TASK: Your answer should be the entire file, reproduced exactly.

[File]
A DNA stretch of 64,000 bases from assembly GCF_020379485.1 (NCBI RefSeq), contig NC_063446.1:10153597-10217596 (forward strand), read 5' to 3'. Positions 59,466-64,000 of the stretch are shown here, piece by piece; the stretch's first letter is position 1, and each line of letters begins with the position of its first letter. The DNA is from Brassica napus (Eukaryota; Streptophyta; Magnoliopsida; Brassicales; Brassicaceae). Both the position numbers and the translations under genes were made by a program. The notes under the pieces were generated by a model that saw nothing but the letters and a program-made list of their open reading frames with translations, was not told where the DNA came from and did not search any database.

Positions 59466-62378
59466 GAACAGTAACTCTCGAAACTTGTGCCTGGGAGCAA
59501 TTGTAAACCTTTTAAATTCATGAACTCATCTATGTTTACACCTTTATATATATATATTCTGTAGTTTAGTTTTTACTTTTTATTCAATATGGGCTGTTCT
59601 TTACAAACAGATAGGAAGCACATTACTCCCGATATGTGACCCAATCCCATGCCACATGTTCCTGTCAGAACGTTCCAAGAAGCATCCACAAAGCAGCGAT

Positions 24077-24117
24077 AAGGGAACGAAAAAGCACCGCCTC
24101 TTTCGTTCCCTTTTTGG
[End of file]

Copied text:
A DNA stretch of 64,000 bases from assembly GCF_020379485.1 (NCBI RefSeq), contig NC_063446.1:10153597-10217596 (forward strand), read 5' to 3'. Positions 59,466-64,000 of the stretch are shown here, piece by piece; the stretch's first letter is position 1, and each line of letters begins with the position of its first letter. The DNA is from Brassica napus (Eukaryota; Streptophyta; Magnoliopsida; Brassicales; Brassicaceae). Both the position numbers and the translations under genes were made by a program. The notes under the pieces were generated by a model that saw nothing but the letters and a program-made list of their open reading frames with translations, was not told where the DNA came from and did not search any database.

Positions 59466-62378
59466 GAACAGTAACTCTCGAAACTTGTGCCTGGGAGCAA
59501 TTGTAAACCTTTTAAATTCATGAACTCATCTATGTTTACACCTTTATATATATATATTCTGTAGTTTAGTTTTTACTTTTTATTCAATATGGGCTGTTCT
59601 TTACAAACAGATAGGAAGCACATTACTCCCGATATGTGACCCAATCCCATGCCACATGTTCCTGTCAGAACGTTCCAAGAAGCATCCACAAAGCAGCGAT

Positions 24077-24117
24077 AAGGGAACGAAAAAGCACCGCCTC
24101 TTTCGTTCCCTTTTTGG